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typename, typedef, and resolution

 
 
Gina Yarmel
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      08-13-2003
The foolowing error is mysterious to me. Isn't a typedef just a
synonym?

template<typename T>
typename T::me some_func(typename T::me A) {
return A;
}

template<typename T>
typename T::me other_func(T A) {
return A;
}

class some_class {
public:
typedef some_class me;
};

int main() {
some_class some_obj;
//ERROR:
//some_func(some_obj);
other_func(some_obj);
}

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Victor Bazarov
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      08-13-2003
"Gina Yarmel" <(E-Mail Removed)> wrote...
> The foolowing error is mysterious to me. Isn't a typedef just a
> synonym?
>
> template<typename T>
> typename T::me some_func(typename T::me A) {
> return A;
> }
>
> template<typename T>
> typename T::me other_func(T A) {
> return A;
> }
>
> class some_class {
> public:
> typedef some_class me;
> };
>
> int main() {
> some_class some_obj;
> //ERROR:
> //some_func(some_obj);
> other_func(some_obj);
> }


The compiler cannot resolve a template argument based on
a dependent name, IIRC. It cannot figure out that T is
'some_class' out of T::me when instantiating 'some_func'.

Victor


 
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Ulrich Eckhardt
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      08-13-2003
Gina Yarmel wrote:
> The foolowing error is mysterious to me. Isn't a typedef just a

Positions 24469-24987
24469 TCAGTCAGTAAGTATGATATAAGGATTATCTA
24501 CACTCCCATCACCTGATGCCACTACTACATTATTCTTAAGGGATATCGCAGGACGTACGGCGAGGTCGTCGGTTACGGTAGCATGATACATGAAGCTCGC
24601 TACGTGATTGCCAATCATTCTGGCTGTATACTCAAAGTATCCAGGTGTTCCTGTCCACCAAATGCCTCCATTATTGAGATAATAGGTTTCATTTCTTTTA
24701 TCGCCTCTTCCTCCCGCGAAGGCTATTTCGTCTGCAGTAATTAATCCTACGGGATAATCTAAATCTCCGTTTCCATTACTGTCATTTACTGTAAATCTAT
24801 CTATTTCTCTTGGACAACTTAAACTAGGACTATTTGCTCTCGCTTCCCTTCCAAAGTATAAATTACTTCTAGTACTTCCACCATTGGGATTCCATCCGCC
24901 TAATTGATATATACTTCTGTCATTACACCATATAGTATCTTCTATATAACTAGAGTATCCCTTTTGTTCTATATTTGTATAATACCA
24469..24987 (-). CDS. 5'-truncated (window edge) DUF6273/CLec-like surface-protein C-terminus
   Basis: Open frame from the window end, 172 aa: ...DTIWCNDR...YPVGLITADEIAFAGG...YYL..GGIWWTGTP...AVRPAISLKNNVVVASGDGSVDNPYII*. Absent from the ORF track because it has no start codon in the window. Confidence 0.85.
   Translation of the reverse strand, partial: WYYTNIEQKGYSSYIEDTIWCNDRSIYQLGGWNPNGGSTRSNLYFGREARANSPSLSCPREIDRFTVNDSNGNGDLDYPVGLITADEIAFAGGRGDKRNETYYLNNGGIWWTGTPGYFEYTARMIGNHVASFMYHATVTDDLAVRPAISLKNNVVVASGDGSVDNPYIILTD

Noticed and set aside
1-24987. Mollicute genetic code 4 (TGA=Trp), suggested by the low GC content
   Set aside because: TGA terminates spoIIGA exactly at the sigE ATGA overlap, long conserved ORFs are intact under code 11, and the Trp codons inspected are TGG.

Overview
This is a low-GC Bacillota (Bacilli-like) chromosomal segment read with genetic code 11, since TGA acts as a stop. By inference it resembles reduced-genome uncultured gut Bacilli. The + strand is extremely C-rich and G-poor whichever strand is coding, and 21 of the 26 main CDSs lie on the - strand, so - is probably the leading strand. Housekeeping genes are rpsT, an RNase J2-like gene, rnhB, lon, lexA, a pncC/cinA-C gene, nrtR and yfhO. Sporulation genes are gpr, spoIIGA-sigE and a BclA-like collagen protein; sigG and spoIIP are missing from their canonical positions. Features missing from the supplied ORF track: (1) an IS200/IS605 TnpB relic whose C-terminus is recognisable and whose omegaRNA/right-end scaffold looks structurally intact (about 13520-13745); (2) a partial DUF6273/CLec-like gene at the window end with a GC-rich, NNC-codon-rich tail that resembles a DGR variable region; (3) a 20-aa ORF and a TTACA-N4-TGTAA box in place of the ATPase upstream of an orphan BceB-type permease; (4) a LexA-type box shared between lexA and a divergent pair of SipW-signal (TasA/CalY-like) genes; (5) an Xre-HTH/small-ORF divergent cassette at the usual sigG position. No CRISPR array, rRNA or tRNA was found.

> synonym?


Yes, but that has nothing to do with your problem, I think.

> template<typename T>
> typename T::me some_func(typename T::me A) {
> return A;
> }


It can't work because supplying the type as parameter doesn't disambiguate
the other type it is typedef'd in. Imagine this:

struct foo
{};
struct s1
{
typedef foo me;
};
struct s2
{
typedef foo me;
};

some_func( foo());

The compiler gets a foo and can't possibly determine which of s1/s2 it
should be using. Not sure, but maybe using
some_func<s1>( foo());
does the trick.

> template<typename T>
> typename T::me other_func(T A) {
> return A;
> }


Here, the compiler gets a T and looks inside T for a type/typedef called
'me'.



--
Questions ?
see C++-FAQ Lite: http://parashift.com/c++-faq-lite/ first !


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Ben Hutchings
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      08-13-2003
In article <(E-Mail Removed) >,
Gina Yarmel wrote:
> The foolowing error is mysterious to me. Isn't a typedef just a
> synonym?

<snip>

Yes, but function template argument deduction doesn't work where the
function parameter type is a dependent name.

See
<http://groups.google.com/groups?selm=slrnbisehj.1pc.do-not-spam-benh%40tin.bwsint.com>
for a fuller explanation.

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Sergei Emantayev
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Posts: n/a
 
      08-13-2003
http://www.velocityreviews.com/forums/(E-Mail Removed) (Gina Yarmel) wrote in message
news:<(E-Mail Removed). com>...
> The foolowing error is mysterious to me. Isn't a typedef just a
> synonym?
>
> template<typename T>
> typename T::me some_func(typename T::me A) {
> return A;
> }
>
> template<typename T>
> typename T::me other_func(T A) {
> return A;
> }
>
> class some_class {
> public:
> typedef some_class me;
> };
>
> int main() {
> some_class some_obj;
> //ERROR:
> //some_func(some_obj);
> other_func(some_obj);
> }
>


My VC6 fails with reasonable error: could not deduce template argument
for 'T'.
Typedef doesnt introduce a new type. But what you could do if you were
a c++ compiler? You have a template function call and you need to
identify the template argument in order to instantiate the function.
You are said: T::me is some_class, but nobody could tell you who is
mister T himself.

For example, we may have:

class some_class {
public:
typedef some_class me;
};

class other_class {
public:
typedef some_class me;
};

....
some_class some_obj;
some_func(some_obj); // ???? both some_class and other_class have
"me"
// of "some_class" type

For this reason you should explicitly tell the compiler which function
instance you want to use:

some_func<some_class> (some_obj); // OK!

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